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Of particular interest is Konrad Jarausch’s Out of Ashes: A New History of Europe in the Twentieth Century. A stunning achievement, Out of Ashes explores the paradox of the European encounter with modernity in the twentieth century, shedding new light on why it led to cataclysm, inhumanity, and self-destruction, but also social justice, democracy, and peace.
Also be sure to note Ronald Suny’s “They Can Live in the Desert but Nowhere Else”: A History of the Armenian Genocide. Starting in early 1915, the Ottoman Turks began deporting and killing hundreds of thousands of Armenians in the first major genocide of the twentieth century. By the end of the First World War, the number of Armenians in what would become Turkey had been reduced by ninety percent—more than a million people. A century later, the Armenian Genocide remains controversial but relatively unknown, overshadowed by later slaughters and the chasm separating Turkish and Armenian versions of events. In this definitive narrative history, Suny cuts through nationalist myths, propaganda, and denial to provide an unmatched account of when, how, and why the atrocities of 1915–16 were committed.
And don’t miss out on Peter Baldwin’s The Copyright Wars: Three Centuries of Trans-Atlantic Battle. Today’s copyright wars can seem unprecedented. Sparked by the digital revolution that has made copyright—and its violation—a part of everyday life, fights over intellectual property have pitted creators, Hollywood, and governments against consumers, pirates, Silicon Valley, and open-access advocates. But while the digital generation can be forgiven for thinking the dispute between, for example, the publishing industry and Google is completely new, the copyright wars in fact stretch back three centuries—and their history is essential to understanding today’s battles. The Copyright Wars—the first major trans-Atlantic history of copyright from its origins to today—tells this important story.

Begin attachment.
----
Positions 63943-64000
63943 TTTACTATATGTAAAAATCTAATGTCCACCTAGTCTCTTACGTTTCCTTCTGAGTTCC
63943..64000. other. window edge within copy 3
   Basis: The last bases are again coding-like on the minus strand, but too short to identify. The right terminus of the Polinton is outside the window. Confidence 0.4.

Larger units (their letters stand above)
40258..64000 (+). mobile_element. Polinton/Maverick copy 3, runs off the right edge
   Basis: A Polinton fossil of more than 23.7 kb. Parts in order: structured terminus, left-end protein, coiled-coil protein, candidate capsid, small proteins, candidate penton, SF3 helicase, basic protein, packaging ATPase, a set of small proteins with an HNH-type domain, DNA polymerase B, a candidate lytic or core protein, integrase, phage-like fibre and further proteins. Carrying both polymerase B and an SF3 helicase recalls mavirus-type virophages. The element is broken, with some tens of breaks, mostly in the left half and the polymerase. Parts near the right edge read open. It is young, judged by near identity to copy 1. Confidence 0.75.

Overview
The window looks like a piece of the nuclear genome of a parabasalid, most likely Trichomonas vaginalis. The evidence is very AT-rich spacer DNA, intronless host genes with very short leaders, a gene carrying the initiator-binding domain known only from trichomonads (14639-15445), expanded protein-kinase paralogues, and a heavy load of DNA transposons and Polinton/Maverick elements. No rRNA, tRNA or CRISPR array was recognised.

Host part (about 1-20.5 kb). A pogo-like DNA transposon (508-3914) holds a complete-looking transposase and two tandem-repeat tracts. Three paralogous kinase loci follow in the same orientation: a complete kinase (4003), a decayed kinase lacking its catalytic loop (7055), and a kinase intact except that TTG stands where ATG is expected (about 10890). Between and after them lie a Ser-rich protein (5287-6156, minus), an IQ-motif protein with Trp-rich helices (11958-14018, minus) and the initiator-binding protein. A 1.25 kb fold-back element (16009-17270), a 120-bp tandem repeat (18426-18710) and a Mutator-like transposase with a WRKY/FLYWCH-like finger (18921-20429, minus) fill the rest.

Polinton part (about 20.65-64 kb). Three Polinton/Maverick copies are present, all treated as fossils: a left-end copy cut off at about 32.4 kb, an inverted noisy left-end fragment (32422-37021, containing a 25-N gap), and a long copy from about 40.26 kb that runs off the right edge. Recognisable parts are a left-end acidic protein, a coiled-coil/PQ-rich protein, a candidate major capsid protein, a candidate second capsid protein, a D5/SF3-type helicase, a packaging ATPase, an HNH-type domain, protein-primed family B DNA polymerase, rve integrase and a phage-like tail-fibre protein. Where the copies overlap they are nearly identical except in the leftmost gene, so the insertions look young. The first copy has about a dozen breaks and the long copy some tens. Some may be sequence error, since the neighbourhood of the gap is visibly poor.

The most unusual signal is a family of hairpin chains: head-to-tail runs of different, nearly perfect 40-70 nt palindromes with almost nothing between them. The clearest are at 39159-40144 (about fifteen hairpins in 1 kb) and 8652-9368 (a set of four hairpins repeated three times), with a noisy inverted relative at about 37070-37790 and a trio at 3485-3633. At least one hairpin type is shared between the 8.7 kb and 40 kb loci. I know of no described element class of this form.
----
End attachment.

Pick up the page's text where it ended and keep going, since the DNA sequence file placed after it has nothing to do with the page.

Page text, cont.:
More of our leading titles in history can be found in the catalog. You may also sign up with ease to be notified of forthcoming titles at http://press.princeton.edu/subscribe/. (Your e-mail address will remain confidential!)
If you’re heading to the annual American Historical Association meeting in New York, NY January 2nd–5th, come visit us at booth 305.